The Filipino language has an intriguing history surrounding its name.
Sometimes confused with the Tagalog language from which it is derived, and previously referred to as Pilipino, the Filipino language was not declared the official language of the Philippines until 1987. The Philippine government’s choice to call the national language “Filipino” reflects the complex cultural history associated with the language, a predominant tongue of the Philippines.
Classification and Terminology of the Filipino Language
The Filipino language is based on the Tagalog language, which is classified as a member of the Austronesian, or Malayo-Polynesian, language family. One of the world’s largest language families, the Austronesian language family is divided into two groups, Central-Eastern and Western. Filipino belongs to the Western, along with the Malay, Indonesian and Javanese languages.
Technically, Filipino is considered a variant of the native Tagalog language of the Philippines. Practically speaking, however, Filipino and Tagalog are essentially the same language. Filipino is considered the proper term, especially by Filipino-speakers who are not of the Tagalog group of peoples.
Filipino vs. Tagalog?
Filipino and Tagalog, the basis for the modern Filipino language, are mutually intelligible and in fact essentially identical. The grammar and vocabulary between the two languages is identical. The current constitution of the Republic of the Philippines declares Filipino to be the national language, as well as one of the official languages, of the country. There is a significant amount of history behind this decision regarding linguistic terminology.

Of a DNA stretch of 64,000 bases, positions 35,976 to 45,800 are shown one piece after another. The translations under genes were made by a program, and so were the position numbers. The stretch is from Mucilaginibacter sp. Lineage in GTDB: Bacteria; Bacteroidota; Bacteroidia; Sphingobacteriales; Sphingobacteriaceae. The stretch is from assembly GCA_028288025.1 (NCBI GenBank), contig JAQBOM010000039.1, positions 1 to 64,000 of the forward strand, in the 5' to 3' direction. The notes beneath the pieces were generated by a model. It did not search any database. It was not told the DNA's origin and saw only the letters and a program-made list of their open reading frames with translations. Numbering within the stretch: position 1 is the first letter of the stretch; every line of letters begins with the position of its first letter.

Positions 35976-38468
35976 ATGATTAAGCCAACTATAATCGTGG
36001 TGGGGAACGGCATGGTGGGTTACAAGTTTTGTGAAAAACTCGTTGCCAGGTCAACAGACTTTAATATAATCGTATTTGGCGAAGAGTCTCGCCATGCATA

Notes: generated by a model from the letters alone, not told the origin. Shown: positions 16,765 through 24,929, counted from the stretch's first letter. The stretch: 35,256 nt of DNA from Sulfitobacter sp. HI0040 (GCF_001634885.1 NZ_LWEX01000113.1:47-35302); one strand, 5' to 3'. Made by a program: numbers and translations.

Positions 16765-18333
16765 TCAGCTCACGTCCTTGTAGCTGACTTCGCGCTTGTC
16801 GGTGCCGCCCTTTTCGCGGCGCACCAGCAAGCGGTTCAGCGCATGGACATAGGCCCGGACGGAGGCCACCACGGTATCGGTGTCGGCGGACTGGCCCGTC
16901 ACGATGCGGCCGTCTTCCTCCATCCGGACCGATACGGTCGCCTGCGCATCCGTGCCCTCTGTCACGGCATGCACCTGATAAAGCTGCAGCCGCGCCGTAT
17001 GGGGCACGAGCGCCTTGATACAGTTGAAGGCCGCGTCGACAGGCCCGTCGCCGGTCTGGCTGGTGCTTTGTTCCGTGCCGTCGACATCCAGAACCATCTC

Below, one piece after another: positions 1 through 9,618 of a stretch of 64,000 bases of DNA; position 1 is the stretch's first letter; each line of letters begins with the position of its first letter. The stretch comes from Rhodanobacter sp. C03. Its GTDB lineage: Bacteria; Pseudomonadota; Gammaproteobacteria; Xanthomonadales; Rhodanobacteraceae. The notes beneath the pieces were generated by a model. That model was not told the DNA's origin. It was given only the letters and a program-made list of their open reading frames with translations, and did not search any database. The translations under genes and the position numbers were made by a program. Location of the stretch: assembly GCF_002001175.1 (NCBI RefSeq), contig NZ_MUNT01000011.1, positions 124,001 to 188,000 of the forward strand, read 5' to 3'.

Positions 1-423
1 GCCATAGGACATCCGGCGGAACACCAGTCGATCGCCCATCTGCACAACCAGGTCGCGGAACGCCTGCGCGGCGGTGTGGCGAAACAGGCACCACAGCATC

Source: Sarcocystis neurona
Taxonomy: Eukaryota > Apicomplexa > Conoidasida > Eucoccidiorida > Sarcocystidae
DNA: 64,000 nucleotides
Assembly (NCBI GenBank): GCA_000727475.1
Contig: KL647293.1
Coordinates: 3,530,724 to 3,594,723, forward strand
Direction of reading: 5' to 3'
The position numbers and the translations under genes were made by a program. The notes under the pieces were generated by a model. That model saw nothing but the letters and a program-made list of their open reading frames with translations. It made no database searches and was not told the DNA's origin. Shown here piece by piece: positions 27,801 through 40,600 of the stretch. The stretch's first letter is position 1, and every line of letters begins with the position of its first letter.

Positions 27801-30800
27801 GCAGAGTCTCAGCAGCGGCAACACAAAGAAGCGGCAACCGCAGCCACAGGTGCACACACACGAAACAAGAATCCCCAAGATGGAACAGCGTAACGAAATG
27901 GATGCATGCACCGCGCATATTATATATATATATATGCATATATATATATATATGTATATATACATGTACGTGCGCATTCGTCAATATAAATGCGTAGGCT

Tagalog is the native language of the Tagalog peoples, a dominant native group of the Philippines. In the 1930s, it was decided that Tagalog would serve as the basis for the national language of the Philippines; this language was called “Wikang Pambansa” (literally “National Language”).
This proved problematic, as many non-Tagalog peoples came to see the predominance of the Tagalog language in the country to be equated with Tagalog cultural dominance. In hopes of giving the language a more nationalistic connotation, it was renamed “Pilipino” in the late 1950s. It was not until 1987 that “Filipino” became the official language of the Philippines.
Early History of the Filipino Language
Relatively little is known about the Tagalog language upon which Filipino is based. Some linguists maintain that, like the peoples of the Central Philippines, the Tagalog people originated along the Northeastern Mindanao or Eastern Visayas.
The first written example of the Tagalog language dates from circa 900 AD. Fragments of Tagalog, Sanskrit, Malay and Javanese appear in the Laguna Copperplate Inscription. The first known book written in the Tagalog language is a Christian Doctrine. Dating from the late 16th century, versions were written in both Spanish and Tagalog.
Early Development of the Written Filipino Language
Two versions of the Christian Doctrine of 1593, the first known book written in Tagalog, were created – one written in a Latin alphabet and the other in the Baybayin script. Baybayin is an ancient writing system of the Tagalog language that existed in the Philippines before the arrival of the Spanish.